Captain George L. Graser
Captain George L. Graser has the reputation of being one of the most careful navi- gators on the Great Lakes. He is of German extraction, being a son of Valentine and Anna Grace Graser, both of whom were natives of Germany. Valentine Graser was a cutter by trade. He reared quite a family of children, four of whom are now living besides the subject of this sketch, viz: William, who was a superintendent in the Buffalo post office seven years, but later engaged in the hardware business; Valentine, a cigarmaker; Jacob, a harnessmaker; and Hattie, wife of Mr. McBodie, a resident of Chicago.
Captain Graser was born at Buffalo in 1848, and attended Public School No. 12. He began sailing in the fall of 1862, as waiter in the steamer Plymouth, in which he remained about three seasons, in 1865 entering the service of the propeller Buffalo as watchman, but was compelled to leave her before the close of the season because of illness. During the following season he was watchman and lookout respectively on the Potomac, and the succeeding season he wheeled the Roanoke. The next two seasons he wheeled the old Empire State, and for the three following seasons he was second mate, respectively, of the Empire State, Potomac and Mohawk, and then again mate of the Potomac, His next service was a second mate of the Waverly two seasons, then mate of the Jay Gould part of a season, and second of the Starrucca for the remainder. He then was mate of the Avon half a season, being transferred from that berth to master's berth in the Jay Gould, which he filled for a season and a half. About that time Captain Graser left the lake service for a couple of seasons, during which he was stevedore for the Lake Superior Transportation Company one year, and for the Anchor line for a like period. Returning to his former line of work, he obtained mate's berth in the steamer Arizona for part of a season, from which he was transferred to the same position in the Delaware, remaining on her until the last trip of the season, which he made in the steamer Susquehanna. For the season of 1887 Captain Graser was master of the Arizona until November 17, when she burned inside the breakwater at Marquette, Mich. Her cargo consisted of 800 barrels of oil, 100 tanks of acid, 1,400 boxes of tar paper, matches, some candles, turpentine, canned goods and a deckload of wheelbarrows. She took fire about five miles out, and had just time enough to get into the harbor before the fire gained such headway that the crew were compelled to jump for their lives. The conflagration was so brilliant that the people of Marquette called the steamer the "Wild Arizona." She burned to the water's edge, but was subsequently rebuilt and made over into a steambarge.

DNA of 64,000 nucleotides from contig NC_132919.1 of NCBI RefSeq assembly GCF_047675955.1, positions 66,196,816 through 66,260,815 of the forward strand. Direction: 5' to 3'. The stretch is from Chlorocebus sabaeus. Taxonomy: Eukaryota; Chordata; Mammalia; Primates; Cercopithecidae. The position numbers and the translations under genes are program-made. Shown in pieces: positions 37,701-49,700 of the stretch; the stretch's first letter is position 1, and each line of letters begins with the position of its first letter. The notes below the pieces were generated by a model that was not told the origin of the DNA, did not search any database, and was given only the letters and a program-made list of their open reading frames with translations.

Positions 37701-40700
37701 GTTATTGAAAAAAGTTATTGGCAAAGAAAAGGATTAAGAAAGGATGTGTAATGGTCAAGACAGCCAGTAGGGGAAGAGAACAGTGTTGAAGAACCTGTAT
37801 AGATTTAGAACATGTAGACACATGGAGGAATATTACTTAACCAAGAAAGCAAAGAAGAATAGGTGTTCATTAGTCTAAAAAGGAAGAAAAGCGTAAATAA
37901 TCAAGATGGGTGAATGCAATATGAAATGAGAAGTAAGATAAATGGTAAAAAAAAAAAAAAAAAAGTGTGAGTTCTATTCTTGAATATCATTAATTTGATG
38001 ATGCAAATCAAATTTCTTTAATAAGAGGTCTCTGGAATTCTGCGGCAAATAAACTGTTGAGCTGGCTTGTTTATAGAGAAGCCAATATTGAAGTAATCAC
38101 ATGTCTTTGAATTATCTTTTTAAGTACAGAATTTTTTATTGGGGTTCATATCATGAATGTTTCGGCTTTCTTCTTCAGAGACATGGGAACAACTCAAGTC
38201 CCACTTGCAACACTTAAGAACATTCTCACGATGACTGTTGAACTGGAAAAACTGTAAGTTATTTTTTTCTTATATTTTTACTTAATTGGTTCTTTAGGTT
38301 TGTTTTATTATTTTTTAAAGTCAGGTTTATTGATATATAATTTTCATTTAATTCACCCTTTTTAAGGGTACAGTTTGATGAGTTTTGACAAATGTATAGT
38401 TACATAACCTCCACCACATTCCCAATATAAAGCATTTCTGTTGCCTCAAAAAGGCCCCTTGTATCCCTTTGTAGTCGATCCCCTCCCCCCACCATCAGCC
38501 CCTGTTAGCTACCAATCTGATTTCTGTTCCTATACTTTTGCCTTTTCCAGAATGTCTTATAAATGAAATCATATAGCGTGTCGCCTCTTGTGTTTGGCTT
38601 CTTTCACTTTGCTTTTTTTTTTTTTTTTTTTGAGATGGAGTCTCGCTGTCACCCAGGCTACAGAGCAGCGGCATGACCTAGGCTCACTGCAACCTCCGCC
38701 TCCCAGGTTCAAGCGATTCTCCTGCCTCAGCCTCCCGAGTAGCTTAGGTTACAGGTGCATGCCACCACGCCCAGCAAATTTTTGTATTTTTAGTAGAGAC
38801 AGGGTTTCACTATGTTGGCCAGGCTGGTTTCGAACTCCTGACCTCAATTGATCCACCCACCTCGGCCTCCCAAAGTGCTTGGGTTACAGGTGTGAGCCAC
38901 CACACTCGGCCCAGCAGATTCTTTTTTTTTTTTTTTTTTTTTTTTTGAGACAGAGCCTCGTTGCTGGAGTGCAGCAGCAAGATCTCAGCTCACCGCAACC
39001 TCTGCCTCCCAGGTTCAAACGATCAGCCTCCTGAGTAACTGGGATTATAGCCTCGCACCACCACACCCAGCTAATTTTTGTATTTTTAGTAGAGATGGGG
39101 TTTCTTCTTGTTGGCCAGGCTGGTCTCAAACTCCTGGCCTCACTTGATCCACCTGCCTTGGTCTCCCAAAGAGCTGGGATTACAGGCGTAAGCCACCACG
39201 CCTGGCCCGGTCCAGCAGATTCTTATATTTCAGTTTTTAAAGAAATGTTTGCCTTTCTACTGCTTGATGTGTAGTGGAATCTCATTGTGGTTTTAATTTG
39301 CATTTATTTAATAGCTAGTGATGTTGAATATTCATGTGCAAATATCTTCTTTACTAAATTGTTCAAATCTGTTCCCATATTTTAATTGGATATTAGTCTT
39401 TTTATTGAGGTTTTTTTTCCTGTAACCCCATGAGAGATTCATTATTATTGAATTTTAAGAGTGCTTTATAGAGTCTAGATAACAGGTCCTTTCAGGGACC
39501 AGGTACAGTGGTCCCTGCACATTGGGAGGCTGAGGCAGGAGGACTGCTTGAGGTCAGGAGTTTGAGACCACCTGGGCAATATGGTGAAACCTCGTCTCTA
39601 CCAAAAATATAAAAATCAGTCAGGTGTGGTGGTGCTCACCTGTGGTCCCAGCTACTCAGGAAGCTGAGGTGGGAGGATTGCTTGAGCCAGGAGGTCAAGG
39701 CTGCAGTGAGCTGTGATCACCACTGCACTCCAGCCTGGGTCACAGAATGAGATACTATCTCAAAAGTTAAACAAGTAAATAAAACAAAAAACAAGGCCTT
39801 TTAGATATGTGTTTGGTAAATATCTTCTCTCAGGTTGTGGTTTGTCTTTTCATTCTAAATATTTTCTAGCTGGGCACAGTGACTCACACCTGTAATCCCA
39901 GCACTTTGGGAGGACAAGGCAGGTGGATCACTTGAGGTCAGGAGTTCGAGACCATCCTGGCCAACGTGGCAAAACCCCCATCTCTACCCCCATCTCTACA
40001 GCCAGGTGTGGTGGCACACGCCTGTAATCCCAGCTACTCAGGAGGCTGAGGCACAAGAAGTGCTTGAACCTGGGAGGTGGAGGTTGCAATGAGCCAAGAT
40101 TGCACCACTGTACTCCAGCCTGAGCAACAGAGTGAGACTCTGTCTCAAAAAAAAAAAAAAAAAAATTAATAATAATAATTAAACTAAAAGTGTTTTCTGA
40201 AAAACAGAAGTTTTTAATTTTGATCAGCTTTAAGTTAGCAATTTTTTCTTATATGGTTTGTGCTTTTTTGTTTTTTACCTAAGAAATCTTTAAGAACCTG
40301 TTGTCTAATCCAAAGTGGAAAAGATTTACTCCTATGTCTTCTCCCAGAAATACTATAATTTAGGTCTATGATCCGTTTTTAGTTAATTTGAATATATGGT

During the following five seasons Captain Graser was master of the steamer Gordon Campbell, and in 1893 he became master of the steamer Cayuga, which was sunk in a fog about two miles below Skillagalee light May 10, 1895, coming in collision with the steamer Joseph S. Hurd, a lumber barge. The Cayuga was loaded with flour, and went down in 101 feet of water; her crew was picked up by the steamer Manola and taken to Mackinaw. Captain Graser finished that season as master of the propeller Chili for a couple of trips. During the season of 1896, until August, he was master of the excursion steamer Nellie, out of Buffalo harbor, for the remainder of that season was mate of the Chili, and has been in that position ever since. Captain Graser has been ten seasons with the Union line, ten with the Western Transit line, and nine with the Anchor line and was always a favorite with his employers. He has been a member of the Ship Masters Association about eight years, and of Local Harbor No. 41, of the American Association of Masters and Pilots, since its organization.
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This version of Volume II is based, with permission, on the work of the great volunteers at the Marine Captains Biographies site. To them goes the credit for reorganizing the content into some coherent order. The biographies in the original volume are in essentially random order.
Some of the transcription work was also done by Brendon Baillod, who maintains an excellent guide to Great Lakes Shipwreck Research.